Density-dependent selection and the maintenance of colour polymorphism in barn owls
Cite this dataset
Kvalnes, Thomas; Sæther, Bernt-Erik; Engen, Steinar; Roulin, Alexandre (2022). Density-dependent selection and the maintenance of colour polymorphism in barn owls [Dataset]. Dryad. https://doi.org/10.5061/dryad.prr4xgxpd
The capacity of natural selection to generate adaptive changes is according to the Fundamental Theorem of Natural Selection proportional to the additive genetic variance in fitness. In spite of its importance for development of new adaptations to a changing environment, processes affecting the magnitude of the genetic variance in fitness-related traits are poorly understood. Here we show that the red-white colour polymorphism in female barn owls is subject to density-dependent selection at the phenotypic and genotypic level. The diallelic melanocortin-1 receptor (MC1R) gene explained a large amount of the phenotypic variance in reddish colouration in the females (R^2 = 59.8 %). Red individuals (RR genotype) were selected for at low densities, while white individuals (WW genotype) were favoured at high densities and were less sensitive to changes in density. We show that this density-dependent selection favours white individuals and predicts fixation of the white allele in this population at longer time scales without immigration or other selective forces. Still, fluctuating population density will cause selection to fluctuate and periodically favour red individuals. These results suggest how balancing selection caused by fluctuations in population density can be a general mechanism affecting the level of additive genetic variance in natural populations.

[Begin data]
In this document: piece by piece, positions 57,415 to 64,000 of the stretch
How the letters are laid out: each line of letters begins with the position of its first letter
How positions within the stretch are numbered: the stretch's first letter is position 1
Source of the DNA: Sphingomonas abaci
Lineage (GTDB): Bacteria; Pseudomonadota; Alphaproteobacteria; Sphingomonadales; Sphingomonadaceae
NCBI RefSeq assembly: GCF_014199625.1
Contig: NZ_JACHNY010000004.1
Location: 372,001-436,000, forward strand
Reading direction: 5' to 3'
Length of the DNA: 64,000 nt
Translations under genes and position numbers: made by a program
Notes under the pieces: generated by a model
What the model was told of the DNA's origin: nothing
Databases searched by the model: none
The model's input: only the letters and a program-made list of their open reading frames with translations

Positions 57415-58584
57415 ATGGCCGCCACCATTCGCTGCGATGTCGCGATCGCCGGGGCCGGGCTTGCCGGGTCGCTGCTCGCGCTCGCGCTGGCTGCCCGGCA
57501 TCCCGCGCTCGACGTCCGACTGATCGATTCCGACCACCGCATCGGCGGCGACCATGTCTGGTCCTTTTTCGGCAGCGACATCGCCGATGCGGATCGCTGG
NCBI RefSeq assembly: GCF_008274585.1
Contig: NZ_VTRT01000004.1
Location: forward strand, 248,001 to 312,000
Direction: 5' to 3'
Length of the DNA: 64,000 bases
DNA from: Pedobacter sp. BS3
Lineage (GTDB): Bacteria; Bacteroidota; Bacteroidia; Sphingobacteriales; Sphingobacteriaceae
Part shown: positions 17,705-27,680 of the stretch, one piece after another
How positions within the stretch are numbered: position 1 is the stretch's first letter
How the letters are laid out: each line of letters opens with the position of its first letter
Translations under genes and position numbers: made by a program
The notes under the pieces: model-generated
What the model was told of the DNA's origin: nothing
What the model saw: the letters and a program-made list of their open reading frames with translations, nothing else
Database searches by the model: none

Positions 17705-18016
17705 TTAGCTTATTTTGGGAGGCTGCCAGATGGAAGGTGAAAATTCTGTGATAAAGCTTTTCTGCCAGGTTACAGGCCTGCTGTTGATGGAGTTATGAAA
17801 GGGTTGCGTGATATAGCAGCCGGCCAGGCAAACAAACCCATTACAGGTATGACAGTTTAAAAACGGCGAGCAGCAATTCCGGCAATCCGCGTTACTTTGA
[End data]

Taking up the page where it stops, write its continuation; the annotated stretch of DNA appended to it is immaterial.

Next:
The Research Council of Norway, Award: SFF-III 223257